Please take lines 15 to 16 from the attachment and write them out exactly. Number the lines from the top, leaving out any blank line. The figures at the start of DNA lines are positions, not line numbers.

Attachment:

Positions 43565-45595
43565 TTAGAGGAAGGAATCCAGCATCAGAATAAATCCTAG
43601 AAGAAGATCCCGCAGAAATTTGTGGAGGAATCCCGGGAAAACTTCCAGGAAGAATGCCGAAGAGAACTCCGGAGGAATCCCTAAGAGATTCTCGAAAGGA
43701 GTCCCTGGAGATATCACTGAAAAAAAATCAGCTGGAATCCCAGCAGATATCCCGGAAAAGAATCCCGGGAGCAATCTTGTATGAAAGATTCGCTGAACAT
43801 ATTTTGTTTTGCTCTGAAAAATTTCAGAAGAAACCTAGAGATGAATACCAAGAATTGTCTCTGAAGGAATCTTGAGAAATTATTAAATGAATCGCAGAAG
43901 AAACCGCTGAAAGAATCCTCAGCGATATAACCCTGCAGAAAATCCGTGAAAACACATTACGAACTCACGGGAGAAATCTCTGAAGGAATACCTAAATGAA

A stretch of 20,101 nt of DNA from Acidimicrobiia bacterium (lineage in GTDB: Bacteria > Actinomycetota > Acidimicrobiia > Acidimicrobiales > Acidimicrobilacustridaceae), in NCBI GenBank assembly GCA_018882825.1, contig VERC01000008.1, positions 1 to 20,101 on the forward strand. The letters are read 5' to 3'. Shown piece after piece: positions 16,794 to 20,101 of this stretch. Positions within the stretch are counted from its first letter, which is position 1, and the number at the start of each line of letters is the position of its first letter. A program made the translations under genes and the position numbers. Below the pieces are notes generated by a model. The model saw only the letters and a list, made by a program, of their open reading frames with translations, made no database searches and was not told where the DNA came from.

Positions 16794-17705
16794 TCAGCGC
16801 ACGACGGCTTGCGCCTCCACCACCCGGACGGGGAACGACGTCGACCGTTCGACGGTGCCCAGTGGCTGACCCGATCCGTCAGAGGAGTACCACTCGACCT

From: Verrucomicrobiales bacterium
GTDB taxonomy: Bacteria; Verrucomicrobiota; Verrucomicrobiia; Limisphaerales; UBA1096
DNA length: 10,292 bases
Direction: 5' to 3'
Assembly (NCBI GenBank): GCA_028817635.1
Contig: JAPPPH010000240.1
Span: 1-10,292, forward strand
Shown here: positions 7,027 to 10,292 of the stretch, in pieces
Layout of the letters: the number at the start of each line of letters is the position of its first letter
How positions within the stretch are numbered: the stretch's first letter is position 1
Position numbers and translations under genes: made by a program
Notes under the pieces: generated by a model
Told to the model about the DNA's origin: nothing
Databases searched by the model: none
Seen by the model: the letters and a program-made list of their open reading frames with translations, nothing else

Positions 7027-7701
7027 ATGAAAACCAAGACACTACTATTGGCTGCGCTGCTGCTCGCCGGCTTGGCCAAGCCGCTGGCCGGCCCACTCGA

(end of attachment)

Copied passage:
Assembly (NCBI GenBank): GCA_028817635.1
Contig: JAPPPH010000240.1